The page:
Australia’s relationship with that area of land now known as the sovereign nation of East Timor (or Timor Leste) is one of the darkest episodes in our foreign affairs history.

Complicitness or acquiescence in the invasion and occupation by Indonesia made for intense ethical concerns from some. Then there was the question of who made the money from lucrative undersea resources in the ocean between East Timor and Australia — with long-running claims Australia was greedily taking more than a fair share from an island where many live in poverty.

The independence of East Timor in 2002 has seen this relationship calm, after some turbulent post-independence years. But there is a major issue outstanding: money.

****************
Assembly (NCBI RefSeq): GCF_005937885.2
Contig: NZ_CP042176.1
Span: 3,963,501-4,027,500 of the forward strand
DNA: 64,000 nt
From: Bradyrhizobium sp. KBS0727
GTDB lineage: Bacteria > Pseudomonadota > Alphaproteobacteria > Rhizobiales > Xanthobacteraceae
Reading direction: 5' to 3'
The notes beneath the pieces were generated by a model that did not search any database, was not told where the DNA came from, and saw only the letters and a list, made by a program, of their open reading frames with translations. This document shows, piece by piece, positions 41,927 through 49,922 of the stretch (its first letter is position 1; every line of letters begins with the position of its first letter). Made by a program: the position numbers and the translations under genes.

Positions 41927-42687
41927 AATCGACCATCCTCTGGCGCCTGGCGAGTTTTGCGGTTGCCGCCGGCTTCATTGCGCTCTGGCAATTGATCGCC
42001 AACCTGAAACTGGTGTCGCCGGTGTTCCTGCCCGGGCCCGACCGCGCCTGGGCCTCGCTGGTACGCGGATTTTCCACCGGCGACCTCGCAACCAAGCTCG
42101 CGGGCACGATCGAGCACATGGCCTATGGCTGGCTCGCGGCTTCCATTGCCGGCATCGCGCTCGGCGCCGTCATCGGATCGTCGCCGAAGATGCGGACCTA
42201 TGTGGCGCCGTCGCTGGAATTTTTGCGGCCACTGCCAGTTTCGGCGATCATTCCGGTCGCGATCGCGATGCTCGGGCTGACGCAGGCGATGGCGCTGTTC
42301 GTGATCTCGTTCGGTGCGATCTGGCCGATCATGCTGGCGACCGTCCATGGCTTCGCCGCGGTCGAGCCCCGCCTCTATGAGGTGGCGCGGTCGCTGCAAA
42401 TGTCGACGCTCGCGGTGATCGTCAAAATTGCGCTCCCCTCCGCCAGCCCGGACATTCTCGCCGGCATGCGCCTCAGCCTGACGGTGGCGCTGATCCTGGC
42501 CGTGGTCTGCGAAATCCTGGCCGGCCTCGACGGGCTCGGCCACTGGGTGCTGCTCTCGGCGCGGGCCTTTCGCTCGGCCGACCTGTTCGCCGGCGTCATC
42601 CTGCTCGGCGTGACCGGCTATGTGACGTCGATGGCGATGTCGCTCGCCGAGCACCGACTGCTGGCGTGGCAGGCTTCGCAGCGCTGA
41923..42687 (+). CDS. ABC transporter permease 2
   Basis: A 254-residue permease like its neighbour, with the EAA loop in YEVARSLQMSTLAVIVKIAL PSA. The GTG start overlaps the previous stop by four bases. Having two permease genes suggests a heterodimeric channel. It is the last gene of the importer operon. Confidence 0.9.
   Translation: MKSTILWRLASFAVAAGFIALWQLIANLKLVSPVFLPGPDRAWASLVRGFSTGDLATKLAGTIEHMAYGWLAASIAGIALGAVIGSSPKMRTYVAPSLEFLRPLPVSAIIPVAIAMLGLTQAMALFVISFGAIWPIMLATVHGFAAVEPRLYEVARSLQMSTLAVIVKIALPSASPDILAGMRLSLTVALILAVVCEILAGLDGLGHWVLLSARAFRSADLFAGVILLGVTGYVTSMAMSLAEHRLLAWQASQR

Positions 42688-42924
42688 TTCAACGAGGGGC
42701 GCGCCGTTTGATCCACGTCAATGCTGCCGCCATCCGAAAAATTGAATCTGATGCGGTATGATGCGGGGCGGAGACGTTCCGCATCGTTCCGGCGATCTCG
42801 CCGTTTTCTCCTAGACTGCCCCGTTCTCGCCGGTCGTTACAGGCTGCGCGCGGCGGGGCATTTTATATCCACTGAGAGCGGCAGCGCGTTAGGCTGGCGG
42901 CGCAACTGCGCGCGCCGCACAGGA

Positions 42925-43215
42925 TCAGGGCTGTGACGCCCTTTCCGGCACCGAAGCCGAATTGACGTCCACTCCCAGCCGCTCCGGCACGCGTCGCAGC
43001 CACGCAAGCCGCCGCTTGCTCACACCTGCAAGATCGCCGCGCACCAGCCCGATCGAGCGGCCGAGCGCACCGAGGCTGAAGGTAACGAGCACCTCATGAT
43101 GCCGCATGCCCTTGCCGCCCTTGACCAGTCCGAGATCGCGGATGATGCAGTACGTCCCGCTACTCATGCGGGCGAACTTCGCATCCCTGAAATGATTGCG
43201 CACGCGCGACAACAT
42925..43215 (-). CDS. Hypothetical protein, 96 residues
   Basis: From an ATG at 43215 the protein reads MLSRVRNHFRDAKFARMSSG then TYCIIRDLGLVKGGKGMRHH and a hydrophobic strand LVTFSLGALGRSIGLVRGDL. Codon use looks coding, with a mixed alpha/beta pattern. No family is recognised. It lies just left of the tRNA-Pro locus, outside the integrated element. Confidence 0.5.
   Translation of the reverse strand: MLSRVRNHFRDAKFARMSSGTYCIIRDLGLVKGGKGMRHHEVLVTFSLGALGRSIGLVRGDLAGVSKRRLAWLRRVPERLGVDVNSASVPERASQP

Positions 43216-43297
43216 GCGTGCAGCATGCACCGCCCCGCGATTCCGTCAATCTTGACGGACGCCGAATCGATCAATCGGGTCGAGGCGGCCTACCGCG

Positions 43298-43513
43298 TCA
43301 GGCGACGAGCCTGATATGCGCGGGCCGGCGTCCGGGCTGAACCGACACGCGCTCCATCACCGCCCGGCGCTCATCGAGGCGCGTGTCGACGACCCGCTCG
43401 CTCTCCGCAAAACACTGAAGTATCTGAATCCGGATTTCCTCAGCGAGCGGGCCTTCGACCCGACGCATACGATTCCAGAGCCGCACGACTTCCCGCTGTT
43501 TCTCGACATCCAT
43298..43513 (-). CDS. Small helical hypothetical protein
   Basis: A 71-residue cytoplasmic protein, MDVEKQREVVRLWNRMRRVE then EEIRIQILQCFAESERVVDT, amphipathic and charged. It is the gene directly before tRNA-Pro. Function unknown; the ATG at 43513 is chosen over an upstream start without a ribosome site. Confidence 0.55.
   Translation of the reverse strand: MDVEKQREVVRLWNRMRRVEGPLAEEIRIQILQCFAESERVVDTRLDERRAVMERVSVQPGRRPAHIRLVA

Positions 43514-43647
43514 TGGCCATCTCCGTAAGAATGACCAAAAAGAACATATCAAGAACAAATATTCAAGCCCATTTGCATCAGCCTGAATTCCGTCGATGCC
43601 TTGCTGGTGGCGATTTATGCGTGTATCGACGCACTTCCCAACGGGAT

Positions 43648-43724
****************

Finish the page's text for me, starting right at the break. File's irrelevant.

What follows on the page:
As Damien Kingsbury writes in Crikey today, a deal between Woodside and the East Timorese government over a large LNG project may fail to meet a key deadline — which could see the sea boundary between East Timor and Australia redrawn. This is a contentious issue.

The World Bank estimates almost half the East Timorese population lives in poverty, while gross national income is at US$2730 per capita. Life expectancy is just 62 years.

Australia has a record of pushing pretty hard to make a buck from these undersea resources. Perhaps it’s time to rethink that approach. With more than 30 years of sometimes deeply troubled history behind us, shouldn’t we now give back?

Peter Fray

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